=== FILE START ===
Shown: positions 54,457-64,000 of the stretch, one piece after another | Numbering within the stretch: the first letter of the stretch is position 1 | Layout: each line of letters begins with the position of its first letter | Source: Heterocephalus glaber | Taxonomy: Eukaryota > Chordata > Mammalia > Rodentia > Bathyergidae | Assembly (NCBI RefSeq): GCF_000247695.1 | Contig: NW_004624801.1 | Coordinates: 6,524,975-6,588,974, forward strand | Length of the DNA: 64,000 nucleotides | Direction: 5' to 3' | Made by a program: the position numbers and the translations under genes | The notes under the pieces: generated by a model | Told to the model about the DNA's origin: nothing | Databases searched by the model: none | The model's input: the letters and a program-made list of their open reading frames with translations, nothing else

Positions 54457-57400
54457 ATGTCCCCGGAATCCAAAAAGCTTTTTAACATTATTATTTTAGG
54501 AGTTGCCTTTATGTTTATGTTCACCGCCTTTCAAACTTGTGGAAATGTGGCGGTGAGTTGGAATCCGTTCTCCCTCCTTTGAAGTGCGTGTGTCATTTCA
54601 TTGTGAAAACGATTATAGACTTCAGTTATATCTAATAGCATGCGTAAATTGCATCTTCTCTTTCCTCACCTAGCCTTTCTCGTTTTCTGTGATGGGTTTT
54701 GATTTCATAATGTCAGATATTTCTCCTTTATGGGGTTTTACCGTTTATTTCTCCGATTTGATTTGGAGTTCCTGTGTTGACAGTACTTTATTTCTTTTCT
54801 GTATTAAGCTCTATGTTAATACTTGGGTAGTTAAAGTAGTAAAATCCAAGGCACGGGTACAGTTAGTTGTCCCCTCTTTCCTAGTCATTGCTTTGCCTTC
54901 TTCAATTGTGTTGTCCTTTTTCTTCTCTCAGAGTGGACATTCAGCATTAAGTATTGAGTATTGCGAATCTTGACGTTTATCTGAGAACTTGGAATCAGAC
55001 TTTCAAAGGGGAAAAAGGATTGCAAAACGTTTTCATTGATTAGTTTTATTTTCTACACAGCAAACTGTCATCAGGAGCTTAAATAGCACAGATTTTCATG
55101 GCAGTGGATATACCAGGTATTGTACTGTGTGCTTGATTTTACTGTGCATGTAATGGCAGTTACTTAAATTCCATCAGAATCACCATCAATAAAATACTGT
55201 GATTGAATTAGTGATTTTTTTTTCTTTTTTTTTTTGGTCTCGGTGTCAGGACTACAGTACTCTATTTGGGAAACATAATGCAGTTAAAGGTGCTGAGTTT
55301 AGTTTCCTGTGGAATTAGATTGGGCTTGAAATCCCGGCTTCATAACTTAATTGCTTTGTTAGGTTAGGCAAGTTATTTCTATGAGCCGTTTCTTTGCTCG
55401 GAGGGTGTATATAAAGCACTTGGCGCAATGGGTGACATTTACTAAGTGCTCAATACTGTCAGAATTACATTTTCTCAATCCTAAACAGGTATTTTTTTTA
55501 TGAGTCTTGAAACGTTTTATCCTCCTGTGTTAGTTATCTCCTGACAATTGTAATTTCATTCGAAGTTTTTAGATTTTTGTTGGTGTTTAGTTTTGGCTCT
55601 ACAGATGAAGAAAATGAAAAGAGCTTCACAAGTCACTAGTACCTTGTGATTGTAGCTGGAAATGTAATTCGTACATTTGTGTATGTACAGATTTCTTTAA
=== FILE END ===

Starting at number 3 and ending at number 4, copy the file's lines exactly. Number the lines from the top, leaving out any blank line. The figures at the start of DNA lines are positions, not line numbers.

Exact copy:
54457 ATGTCCCCGGAATCCAAAAAGCTTTTTAACATTATTATTTTAGG
54501 AGTTGCCTTTATGTTTATGTTCACCGCCTTTCAAACTTGTGGAAATGTGGCGGTGAGTTGGAATCCGTTCTCCCTCCTTTGAAGTGCGTGTGTCATTTCA